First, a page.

They are pushing back against any scrutiny or self-disclosure. In the past I would have said “almost any scrutiny” and been pleasantly surprised at some of their own reports. Now, they don’t want ANY, and they’ll just say “national security” until we’re blue in the face screaming in protest or maybe until we’re blue because we’re all dead. Republicans and the leadership of the Democratic Party seem to be okay with that. Sadly, most rank and file Dems and even radical environmentalists don’t seem to grock the extremely dangerous changes Trump’s swamp is making to the international lay-of-the-warfare land. If they kill you, you were by definition, the enemy, and if we destroy a village or a city, it was necessary to save it. And if he and his spokespeople claim that actually, the people are grateful for the intervention and thriving, well, that is good enough, that they say it, and time to move on…
Military actions are suppose to target military targets, not civilian ones. A cynic might say that such strictures will never be honored by one’s mortal enemies and can’t be trusted and we can’t fight with our hands tied behind our back. But it was war-like parties that agreed to such things to begin with. That negotiations could lead to such agreements despite all the bad blood in the world is amazing, and a testament to something in the human spirit that strives for the common good over individual greed. Even despots knew that it was wrong to go too far, even if they then justified it to themselves. Armies were more aware that they were supposed to treat civilians differently, and saw them as different than armed enemies. That knowledge sometimes has made a life and death difference for someone, a family, a village even though in the past 100 years, civilians began to face the overwhelming brunt of military violence. That sense of shame, or at least the not wanting to get caught, actually meant something on the ground in a war zone.
Trump is undoing even such minimal humanitarian efforts. Others started it, but Trump is pushing militarism so hard that despots around the world feel no shame, guilt or event expedient qualms about killing anyone they want, be they journalists, opposition candidates, labor leaders, environmentalists, or any random person someone in trouble might name to get the spotlight off of themselves. Attacking opponents isn’t new, but limits did help mitigate harm, and that being the norm did foster a more civil society which allowed lives, structures and routines to continue amidst fighting.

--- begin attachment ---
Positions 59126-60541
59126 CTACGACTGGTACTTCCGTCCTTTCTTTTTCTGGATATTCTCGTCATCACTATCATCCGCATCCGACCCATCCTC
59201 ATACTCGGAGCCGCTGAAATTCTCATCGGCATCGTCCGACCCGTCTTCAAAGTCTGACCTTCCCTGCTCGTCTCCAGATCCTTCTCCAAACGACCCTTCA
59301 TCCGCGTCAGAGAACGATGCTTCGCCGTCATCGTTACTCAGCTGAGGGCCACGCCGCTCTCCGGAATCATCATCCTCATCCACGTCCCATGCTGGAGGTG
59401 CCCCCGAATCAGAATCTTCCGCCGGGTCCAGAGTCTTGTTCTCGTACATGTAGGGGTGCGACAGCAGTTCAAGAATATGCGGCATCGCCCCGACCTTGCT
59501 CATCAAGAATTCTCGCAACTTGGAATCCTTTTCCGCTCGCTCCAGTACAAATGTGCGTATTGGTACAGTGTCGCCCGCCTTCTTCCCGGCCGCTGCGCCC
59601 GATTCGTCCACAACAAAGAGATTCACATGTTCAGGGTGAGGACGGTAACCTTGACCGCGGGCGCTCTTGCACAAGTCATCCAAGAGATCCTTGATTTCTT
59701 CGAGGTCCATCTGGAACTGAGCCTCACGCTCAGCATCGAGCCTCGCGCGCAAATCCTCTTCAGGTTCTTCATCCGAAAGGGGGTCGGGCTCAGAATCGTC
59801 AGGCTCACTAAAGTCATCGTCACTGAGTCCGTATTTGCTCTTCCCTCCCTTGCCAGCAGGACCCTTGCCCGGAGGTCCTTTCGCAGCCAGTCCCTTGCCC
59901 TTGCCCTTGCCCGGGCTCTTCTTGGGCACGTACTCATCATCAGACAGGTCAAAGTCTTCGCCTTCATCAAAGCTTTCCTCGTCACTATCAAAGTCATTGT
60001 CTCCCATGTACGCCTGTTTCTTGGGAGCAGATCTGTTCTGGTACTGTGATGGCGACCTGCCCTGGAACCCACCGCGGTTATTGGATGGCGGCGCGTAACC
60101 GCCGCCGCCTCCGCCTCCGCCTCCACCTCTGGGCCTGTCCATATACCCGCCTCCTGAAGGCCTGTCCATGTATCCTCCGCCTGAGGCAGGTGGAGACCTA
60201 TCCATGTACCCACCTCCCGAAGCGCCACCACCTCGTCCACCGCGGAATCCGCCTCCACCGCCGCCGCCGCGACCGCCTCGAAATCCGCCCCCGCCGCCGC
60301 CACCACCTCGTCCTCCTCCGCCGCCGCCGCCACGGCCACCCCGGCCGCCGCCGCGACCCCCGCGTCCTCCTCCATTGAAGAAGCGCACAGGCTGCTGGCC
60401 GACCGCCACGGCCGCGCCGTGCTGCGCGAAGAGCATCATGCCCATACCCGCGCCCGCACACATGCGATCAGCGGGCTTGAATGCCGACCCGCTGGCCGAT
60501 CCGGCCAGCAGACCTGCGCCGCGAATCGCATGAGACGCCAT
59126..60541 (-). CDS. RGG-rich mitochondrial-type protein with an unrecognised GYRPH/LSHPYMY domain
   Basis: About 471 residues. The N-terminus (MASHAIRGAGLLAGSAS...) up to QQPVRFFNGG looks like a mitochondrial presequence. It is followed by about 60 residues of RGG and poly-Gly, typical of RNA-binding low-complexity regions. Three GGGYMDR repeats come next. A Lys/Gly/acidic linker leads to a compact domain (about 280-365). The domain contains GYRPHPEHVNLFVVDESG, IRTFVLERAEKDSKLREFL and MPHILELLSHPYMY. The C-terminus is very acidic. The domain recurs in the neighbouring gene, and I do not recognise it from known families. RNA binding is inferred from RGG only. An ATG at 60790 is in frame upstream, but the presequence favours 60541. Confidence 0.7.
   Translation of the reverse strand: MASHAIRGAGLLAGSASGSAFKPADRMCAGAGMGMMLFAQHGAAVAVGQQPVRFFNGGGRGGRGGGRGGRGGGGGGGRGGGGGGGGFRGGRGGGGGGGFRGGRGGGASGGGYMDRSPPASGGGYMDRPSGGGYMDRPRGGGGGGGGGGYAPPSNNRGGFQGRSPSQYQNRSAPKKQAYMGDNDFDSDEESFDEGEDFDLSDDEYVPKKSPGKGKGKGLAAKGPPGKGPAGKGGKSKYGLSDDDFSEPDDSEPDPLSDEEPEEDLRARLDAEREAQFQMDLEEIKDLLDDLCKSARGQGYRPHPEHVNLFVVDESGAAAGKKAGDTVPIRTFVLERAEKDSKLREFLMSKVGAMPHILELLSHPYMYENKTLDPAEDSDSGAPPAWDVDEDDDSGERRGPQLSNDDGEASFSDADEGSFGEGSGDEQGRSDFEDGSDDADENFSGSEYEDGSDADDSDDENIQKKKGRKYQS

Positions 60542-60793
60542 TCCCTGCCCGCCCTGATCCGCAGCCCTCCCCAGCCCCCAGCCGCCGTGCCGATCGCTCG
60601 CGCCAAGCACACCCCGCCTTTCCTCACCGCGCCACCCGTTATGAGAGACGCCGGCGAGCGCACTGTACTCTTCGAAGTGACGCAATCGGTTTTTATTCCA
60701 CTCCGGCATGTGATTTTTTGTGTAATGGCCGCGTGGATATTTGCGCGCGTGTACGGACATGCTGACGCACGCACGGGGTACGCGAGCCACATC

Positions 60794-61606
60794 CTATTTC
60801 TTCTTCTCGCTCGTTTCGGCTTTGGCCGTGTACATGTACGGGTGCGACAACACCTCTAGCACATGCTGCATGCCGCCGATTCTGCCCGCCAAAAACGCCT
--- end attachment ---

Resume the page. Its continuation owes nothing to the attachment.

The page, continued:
Now, we seem hell-bent towards massive destruction, and it is hard to take hope in the pushback that is actually growing, but is also casting about all over the place, diffused and often at odds with itself as much as with the forces of wanton cruelty. Movements for the sake of the environment, racial justice, gender equality and economic opportunity are often led by people who don’t include one of the largest contributors to their problems: militarism and especially The Pentagon. Perchlorate from rocket motors is in every women’s breast milk in the planet. The Pentagon uses more petroleum than any other institution in the world even though it has/d been developing alternative fuels. Most of the oil goes to the air force for airplanes and other transportation excesses among the different branches of the military.
The idea that using a nuclear weapon could be done in a way that doesn’t harm and kill civilians is murderously crazy and ignorant, indifferent to facts and fallout. Maybe other leaders will be more grounded than expected, and they won’t retaliate with their own nukes. I hope so, because Trump seems like the most unglued of the lot, but somehow, the world needs to unite against Trump and Trump-ism, or there is little cause for hope.
I take solace in every glimmer of hope that rises. Having children is a sign of hope. Good people having kids and raising them with loving, sharing values instead of some Ayn Randian “me first, me always” ethic gives me great hope! Radical parents give me hope. Seeing any signs of loving and friendship give me hope. Sharing and generosity are in abundance, and they give me hope. New configurations of activism give me hope. Black women running for office give me hope. Groups like Bay Peace, the Afghan Peace Volunteers, Youth Against Settlements, and Movement Generation give me hope. The Water Protectors give me hope. Jewish Voice for Peace and the Sogorea Te’ Land Trust give me hope. Environmentalists and journalists give me hope. The amazing young adults I have seen grow up in the Reclaiming Tradition give me great hope!
My friends and lovers give me hope. You are amazing. I thank you all for instilling and nurturing hope in me and people around you wherever you are. Thank you!